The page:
(Bloomberg) – Donald Trump has signed an order banning US investments in Chinese companies determined to be owned or controlled by the country’s military, the White House’s latest attempt to pressure Beijing over what the president has called abusive business practices.
China is “increasingly exploiting” US capital for “the development and modernization of its military, intelligence and other security apparatuses,” which poses a threat to the United States, according to the decree signed Thursday.
Relations between the United States and China have deteriorated following the signing of a trade deal earlier this year. Trump has also repeatedly vowed to punish Beijing for the coronavirus pandemic, its treatment of Muslim minorities and the crackdown on dissent in Hong Kong. Chinese officials have threatened to strike back with their own blacklist of US companies.
Major Chinese companies – including China Mobile (NYSE 🙂 Ltd and China Telecom (NYSE 🙂 Corp Ltd. – came across reports of an impending executive order, which will ban U.S. investment firms and pension funds from buying and selling shares of 20 Chinese companies designated by the Pentagon as having military ties in June, as well as 11 additional companies added at the end of August.
The ban will go into effect on Jan. 11 and will allow U.S. investment firms and pension funds to divest stakes in companies linked to the Chinese military within the next year. If the United States determines that other companies have military ties in the future, American investors will have 60 days from that decision to divest.
US National Security Advisor Robert O’Brien said in a statement that many of the companies in question are traded on stock exchanges around the world. American investors may unknowingly provide funds through passive investments such as mutual funds and pension plans, he added.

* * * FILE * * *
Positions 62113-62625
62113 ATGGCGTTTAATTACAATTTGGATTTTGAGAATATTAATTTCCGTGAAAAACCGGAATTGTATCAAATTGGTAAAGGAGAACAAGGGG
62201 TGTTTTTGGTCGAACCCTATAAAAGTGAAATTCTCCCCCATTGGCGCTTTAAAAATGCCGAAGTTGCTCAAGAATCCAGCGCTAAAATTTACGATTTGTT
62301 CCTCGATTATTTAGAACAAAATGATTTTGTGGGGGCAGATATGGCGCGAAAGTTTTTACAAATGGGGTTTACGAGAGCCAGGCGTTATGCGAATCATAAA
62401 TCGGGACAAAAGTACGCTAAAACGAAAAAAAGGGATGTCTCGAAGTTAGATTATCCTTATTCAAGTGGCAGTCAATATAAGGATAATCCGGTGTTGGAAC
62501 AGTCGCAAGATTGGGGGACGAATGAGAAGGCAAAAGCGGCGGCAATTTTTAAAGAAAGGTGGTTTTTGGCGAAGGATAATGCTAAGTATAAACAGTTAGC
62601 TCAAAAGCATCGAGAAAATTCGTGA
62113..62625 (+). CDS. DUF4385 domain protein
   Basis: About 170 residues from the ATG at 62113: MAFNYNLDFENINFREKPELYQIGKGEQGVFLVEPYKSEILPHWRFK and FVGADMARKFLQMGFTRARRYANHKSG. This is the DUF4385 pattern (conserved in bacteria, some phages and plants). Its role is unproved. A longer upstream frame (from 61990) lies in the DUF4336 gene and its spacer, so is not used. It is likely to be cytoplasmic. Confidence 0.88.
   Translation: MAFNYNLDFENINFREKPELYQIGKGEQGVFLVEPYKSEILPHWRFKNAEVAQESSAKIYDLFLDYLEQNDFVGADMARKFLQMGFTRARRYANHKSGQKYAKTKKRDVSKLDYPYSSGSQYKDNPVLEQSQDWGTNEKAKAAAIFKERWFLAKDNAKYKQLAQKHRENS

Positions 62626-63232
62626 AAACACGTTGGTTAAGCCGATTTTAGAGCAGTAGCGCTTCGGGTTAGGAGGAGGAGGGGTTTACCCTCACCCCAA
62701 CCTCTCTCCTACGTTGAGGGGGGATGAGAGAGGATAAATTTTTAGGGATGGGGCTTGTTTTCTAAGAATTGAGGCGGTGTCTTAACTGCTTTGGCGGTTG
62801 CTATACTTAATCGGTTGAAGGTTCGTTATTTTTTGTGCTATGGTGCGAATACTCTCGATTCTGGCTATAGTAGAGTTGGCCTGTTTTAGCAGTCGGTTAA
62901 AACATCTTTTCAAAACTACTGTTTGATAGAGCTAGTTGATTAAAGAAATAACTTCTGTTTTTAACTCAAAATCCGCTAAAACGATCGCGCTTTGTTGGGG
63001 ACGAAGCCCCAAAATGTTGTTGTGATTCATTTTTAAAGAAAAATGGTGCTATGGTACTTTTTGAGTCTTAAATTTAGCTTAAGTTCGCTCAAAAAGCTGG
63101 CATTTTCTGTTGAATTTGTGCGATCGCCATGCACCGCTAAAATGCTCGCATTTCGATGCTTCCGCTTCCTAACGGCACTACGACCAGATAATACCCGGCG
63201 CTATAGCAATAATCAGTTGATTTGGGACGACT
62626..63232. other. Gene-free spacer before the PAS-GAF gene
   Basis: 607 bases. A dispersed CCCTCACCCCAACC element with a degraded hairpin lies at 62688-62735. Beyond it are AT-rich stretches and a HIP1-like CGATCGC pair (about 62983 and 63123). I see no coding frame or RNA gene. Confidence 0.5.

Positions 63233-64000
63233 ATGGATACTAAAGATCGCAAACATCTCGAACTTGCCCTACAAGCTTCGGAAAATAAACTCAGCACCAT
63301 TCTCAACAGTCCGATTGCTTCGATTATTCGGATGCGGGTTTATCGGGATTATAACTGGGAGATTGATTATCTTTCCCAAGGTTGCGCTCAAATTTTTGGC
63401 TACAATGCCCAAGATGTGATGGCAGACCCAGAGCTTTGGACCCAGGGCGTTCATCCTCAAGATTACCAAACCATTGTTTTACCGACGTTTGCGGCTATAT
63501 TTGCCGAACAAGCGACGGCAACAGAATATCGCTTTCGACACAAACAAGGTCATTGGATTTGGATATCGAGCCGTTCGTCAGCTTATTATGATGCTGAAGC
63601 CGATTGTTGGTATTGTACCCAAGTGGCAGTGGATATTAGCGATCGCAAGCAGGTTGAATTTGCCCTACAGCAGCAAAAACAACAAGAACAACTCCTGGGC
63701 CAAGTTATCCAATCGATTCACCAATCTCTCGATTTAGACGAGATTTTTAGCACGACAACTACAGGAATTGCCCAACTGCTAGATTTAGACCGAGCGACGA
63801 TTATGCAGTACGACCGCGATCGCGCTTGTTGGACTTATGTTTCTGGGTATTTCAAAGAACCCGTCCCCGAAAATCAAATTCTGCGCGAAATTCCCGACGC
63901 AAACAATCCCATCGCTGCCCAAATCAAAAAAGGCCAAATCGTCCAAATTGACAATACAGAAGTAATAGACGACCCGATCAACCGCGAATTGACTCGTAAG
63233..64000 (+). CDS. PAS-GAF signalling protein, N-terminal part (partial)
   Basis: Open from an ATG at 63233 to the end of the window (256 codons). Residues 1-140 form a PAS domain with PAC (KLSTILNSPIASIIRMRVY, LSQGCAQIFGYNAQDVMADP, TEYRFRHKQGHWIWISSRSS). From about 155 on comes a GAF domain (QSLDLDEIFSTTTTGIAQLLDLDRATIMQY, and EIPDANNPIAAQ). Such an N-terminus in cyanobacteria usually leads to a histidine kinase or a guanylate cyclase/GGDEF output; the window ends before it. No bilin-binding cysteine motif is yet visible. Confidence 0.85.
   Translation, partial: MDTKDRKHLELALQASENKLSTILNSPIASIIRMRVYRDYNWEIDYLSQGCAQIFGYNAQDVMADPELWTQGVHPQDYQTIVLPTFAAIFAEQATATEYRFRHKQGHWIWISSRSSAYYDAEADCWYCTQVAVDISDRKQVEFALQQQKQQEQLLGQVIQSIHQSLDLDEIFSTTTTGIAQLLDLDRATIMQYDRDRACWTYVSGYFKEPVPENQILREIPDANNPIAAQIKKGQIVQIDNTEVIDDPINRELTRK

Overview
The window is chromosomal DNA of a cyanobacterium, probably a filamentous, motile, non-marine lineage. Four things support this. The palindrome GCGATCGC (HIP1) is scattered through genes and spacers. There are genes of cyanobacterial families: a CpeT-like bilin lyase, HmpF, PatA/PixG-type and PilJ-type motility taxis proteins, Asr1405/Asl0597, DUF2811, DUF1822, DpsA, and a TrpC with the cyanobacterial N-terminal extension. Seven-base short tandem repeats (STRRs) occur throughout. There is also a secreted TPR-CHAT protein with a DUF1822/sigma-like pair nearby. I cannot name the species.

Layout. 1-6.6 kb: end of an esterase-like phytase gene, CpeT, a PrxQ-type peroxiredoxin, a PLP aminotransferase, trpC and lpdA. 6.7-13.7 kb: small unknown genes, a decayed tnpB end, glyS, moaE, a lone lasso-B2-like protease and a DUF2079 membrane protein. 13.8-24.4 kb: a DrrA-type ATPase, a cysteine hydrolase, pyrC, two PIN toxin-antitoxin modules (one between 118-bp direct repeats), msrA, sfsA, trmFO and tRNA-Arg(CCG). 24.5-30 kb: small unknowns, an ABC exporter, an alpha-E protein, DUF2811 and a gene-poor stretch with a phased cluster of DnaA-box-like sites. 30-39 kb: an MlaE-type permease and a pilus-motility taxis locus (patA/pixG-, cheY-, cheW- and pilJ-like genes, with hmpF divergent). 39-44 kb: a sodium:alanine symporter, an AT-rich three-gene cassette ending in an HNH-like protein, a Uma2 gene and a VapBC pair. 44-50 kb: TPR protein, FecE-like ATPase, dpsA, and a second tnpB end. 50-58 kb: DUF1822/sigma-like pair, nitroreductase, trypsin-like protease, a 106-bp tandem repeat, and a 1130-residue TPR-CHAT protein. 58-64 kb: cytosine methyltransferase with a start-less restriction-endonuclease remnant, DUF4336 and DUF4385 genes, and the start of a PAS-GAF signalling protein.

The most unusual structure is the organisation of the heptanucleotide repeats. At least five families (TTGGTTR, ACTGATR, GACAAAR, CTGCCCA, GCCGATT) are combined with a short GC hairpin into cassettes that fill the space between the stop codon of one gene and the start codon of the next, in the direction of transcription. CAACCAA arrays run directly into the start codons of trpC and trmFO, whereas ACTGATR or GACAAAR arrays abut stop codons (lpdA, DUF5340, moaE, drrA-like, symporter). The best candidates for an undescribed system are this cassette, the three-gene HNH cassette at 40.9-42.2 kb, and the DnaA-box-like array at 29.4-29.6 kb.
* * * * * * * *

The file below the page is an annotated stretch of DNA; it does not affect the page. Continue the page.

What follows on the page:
The order “serves to protect US investors from the unintentional provision of capital intended to strengthen the intelligence capabilities of the People’s Liberation Army and the People’s Republic of China,” said O’Brien.
In a move earlier this year to restrict the flow of money, the administration sent a letter to Michael Kennedy, then chairman of the Federal Retirement Thrift Investment Board, telling him to “end all steps” associated with the putting savings from government employees into a fund that includes stakes in Chinese companies.
Separately, O’Brien said on Wednesday that China’s latest crackdown in Hong Kong shows that the one country, two systems arrangement for the territory amounts to a “fig leaf” for the dictatorship, and warned against new sanctions.
The warning came after China’s highest legislative body on Wednesday passed a resolution allowing the disqualification of any Hong Kong lawmaker who was not deemed sufficiently loyal. Chief Executive Carrie Lam’s government immediately banned four lawmakers, prompting the other 15 members of the 70-seat Legislative Council to resign en masse hours later at a joint press briefing.
While the United States has imposed sanctions on Lam and some officials in Beijing, it has so far delayed punishing the country’s top hierarchy. Such a move would infuriate Beijing and accelerate the deterioration of relations between the two nations on a variety of issues.
(Updates to previous action on government pension funds, in eighth paragraph.)
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